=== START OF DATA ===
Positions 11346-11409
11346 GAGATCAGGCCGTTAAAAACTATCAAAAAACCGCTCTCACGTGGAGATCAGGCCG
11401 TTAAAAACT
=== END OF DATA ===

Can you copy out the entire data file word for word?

Positions 11346-11409
11346 GAGATCAGGCCGTTAAAAACTATCAAAAAACCGCTCTCACGTGGAGATCAGGCCG
11401 TTAAAAACT